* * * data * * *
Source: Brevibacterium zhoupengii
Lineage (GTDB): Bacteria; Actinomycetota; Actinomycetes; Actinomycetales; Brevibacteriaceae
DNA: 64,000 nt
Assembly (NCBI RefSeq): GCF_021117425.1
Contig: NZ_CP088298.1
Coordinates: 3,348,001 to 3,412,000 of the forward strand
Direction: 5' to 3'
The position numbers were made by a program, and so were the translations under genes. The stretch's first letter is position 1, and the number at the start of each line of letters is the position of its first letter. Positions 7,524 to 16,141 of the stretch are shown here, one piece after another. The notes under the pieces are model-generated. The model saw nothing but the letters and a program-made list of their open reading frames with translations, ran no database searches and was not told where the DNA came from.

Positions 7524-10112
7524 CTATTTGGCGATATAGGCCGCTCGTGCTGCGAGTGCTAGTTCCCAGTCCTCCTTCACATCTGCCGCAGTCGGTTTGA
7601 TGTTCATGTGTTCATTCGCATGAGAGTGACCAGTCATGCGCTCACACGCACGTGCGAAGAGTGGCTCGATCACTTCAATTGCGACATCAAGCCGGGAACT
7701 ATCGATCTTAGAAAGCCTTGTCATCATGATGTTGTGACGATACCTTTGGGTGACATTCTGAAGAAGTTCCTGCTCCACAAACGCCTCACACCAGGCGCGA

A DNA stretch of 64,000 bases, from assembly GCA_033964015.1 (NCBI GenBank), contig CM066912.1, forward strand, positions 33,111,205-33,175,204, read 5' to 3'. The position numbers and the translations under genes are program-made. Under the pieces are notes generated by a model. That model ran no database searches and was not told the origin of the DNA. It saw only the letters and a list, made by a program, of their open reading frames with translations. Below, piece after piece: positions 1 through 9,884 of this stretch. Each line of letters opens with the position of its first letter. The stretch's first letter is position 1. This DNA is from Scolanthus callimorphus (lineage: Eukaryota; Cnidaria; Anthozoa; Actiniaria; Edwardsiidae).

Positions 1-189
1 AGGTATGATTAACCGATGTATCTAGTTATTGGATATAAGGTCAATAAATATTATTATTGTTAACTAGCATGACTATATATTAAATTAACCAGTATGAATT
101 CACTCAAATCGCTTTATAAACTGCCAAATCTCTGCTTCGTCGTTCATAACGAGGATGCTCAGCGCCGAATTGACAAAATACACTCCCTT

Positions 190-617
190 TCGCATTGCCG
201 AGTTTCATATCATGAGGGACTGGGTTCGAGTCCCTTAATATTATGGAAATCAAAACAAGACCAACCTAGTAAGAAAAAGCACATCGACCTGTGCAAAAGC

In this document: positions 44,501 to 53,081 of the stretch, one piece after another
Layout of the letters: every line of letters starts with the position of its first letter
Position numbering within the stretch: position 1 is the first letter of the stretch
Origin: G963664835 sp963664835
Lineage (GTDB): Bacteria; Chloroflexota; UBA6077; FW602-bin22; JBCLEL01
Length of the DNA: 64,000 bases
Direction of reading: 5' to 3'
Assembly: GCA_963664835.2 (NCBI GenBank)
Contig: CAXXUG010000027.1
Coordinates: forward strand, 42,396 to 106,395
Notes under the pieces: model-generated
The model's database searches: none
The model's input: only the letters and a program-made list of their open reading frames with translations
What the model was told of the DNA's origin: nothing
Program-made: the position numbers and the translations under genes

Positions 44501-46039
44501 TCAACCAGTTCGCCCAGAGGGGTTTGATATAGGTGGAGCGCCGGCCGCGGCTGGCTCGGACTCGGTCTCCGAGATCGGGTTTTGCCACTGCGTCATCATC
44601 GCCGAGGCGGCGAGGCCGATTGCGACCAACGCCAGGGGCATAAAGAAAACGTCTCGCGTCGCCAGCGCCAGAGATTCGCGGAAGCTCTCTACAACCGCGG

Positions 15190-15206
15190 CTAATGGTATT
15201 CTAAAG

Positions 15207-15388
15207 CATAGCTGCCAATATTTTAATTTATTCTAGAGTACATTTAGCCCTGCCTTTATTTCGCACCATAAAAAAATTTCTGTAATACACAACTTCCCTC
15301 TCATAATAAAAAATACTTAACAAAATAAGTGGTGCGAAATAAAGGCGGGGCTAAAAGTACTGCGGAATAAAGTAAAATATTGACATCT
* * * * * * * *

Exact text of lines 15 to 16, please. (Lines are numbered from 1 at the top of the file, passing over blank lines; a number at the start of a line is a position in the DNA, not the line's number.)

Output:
1 AGGTATGATTAACCGATGTATCTAGTTATTGGATATAAGGTCAATAAATATTATTATTGTTAACTAGCATGACTATATATTAAATTAACCAGTATGAATT
101 CACTCAAATCGCTTTATAAACTGCCAAATCTCTGCTTCGTCGTTCATAACGAGGATGCTCAGCGCCGAATTGACAAAATACACTCCCTT